A strange vision awaits you just a few minutes walk from the Champs Elysee; an exotic mirage in a city dominated by Haussmann architecture. In an area of Paris which counts the largest number of hotels particuliers, this is one unlike any other. Converted from a classical hotel particulier during the height of the Belle Epoque, the Maison Loo is the result of a man’s love for his country, China, and his desire to share it with his newly adopted home in France. Mr. Ching Tsai Loo came to Paris in 1902 and quickly set up his business dealing in oriental antiques with the Western world. His prized pagoda served as his family residence and his gallery, where he would invite museum curators and collectors to see his objets d’art, furniture, paintings and porcelain.
After Mr. Loo’s passing in 1957, the pagoda’s doors remained closed to the public for decades until just last year when a private investor restored it to its former glory as a gallery, open for visitation. Inside, with the old wooden elevator, the themed rooms and Chinese art deco accents, guests are instantly transported on a journey out of Paris to the far east.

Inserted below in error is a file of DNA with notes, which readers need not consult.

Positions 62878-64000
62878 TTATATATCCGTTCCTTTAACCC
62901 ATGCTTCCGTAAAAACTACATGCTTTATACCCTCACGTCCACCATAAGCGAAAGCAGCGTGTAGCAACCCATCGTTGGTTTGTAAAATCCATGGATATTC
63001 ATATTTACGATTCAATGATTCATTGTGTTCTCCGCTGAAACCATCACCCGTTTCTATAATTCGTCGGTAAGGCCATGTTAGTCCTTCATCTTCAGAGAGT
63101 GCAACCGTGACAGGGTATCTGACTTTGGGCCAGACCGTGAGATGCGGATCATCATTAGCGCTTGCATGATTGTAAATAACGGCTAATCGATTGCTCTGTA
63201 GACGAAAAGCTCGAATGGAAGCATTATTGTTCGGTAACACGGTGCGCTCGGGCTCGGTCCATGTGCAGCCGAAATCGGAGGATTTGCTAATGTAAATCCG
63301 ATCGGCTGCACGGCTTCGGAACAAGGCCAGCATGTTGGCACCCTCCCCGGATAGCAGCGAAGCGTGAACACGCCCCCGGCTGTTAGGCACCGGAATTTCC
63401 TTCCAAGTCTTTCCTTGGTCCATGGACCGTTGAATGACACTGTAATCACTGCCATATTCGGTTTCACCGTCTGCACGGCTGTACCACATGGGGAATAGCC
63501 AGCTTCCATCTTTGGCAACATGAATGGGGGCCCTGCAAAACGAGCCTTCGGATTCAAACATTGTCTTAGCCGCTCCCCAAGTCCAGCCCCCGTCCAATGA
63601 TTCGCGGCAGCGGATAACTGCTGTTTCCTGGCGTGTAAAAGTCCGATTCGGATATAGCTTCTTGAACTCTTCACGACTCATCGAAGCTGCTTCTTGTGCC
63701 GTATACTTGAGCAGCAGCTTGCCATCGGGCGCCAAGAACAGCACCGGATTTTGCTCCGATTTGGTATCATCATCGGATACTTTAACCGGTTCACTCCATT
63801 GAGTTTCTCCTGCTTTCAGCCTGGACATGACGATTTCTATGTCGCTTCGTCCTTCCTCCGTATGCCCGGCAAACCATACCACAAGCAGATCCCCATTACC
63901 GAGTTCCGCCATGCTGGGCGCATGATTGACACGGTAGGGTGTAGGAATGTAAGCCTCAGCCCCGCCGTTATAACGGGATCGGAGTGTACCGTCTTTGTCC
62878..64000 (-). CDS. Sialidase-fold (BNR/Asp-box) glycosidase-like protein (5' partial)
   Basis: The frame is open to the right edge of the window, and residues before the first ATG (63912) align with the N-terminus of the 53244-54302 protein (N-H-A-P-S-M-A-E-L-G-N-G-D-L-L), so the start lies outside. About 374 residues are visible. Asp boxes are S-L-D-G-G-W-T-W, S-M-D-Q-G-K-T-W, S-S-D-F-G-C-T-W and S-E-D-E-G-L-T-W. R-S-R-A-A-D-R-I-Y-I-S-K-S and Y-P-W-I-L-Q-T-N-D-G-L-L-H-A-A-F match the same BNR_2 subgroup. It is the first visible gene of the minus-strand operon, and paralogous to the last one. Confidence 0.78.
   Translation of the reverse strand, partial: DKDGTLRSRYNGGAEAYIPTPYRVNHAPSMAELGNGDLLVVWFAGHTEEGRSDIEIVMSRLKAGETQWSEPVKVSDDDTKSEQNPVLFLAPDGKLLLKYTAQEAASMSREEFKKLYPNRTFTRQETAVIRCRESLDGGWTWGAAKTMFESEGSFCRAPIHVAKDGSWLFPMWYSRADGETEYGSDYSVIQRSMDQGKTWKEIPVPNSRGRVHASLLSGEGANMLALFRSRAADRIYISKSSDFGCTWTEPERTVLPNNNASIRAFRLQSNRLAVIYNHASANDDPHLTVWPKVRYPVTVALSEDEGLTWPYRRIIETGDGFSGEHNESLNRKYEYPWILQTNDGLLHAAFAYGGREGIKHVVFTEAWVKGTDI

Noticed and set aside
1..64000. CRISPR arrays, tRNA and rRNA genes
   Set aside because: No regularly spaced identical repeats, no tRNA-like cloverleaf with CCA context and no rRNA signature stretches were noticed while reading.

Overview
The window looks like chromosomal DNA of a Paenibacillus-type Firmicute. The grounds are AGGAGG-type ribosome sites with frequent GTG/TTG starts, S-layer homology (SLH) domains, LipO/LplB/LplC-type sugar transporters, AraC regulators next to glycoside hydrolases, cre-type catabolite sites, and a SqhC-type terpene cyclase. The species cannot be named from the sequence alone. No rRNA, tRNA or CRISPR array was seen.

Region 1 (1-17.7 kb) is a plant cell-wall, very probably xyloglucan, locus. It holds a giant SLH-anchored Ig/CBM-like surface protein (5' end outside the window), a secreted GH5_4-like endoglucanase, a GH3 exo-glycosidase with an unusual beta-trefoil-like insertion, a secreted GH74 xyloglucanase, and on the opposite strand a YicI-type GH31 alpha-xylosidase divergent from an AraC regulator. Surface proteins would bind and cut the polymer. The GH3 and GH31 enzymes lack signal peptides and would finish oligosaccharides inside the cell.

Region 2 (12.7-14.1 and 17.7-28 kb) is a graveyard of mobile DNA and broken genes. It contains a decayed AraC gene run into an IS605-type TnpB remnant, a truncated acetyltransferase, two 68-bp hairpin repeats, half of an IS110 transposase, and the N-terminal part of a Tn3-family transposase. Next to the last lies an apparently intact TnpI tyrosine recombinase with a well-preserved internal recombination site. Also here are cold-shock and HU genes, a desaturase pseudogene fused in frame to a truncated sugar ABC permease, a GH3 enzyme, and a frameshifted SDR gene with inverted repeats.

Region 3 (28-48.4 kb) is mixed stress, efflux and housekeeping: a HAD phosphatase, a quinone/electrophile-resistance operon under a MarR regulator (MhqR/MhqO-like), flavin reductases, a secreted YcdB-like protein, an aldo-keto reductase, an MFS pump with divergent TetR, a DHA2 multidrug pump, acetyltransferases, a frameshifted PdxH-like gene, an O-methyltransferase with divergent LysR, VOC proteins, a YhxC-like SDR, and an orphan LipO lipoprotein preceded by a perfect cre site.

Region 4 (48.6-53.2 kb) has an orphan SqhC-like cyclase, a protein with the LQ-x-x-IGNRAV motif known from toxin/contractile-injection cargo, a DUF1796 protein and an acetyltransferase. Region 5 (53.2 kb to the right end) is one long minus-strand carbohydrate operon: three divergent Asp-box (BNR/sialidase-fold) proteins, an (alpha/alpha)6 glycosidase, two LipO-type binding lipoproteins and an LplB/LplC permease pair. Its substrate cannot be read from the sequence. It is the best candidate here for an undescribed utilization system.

See the current exhibitions / dates for La Pagode on the website. Mr. Loo’s private library can also be visited by appointment. And Pssst! Kenzo is hosting their fashion week party here on the 17th January!
La Pagode: 48 rue de Courcelles, 75008, website here.
4. The former home of Delacroix on the prettiest little square in Paris
If only a reason to spend a bit of time on the wondrous little oasis in Paris that is Place de Furstenberg, visit this small quaint museum where you can feel the prescence of the master Delacroix. Don’t expect to find a huge collection of his works here, instead, experience the natural lighting in which he would have actually painted his famous works in his studio, relax in his tranquil courtyard, and snoop around some of his personal belongings.
6 Rue de Furstenberg, 75006 Paris, closed on Tuesdays, website here
5. Le Musée de la Prefecture de Police
A hard to find museum, tucked away in the 5th arrondissement inside an actual police station, this museum that looks like it hasn’t changed since the 1970s is best visited by those that like finding kitschy, off-beat places with a morbid twist. It’s in fact a century old museum run by police, tracing their history from the the epoch of L’ancien régime to today. Two thousand unique objects are presented that evoke the history of Paris, exhibiting things like actual murder weapons in glass casings with suspicious stains, a gruesome archive of police photography and even skeletal remains.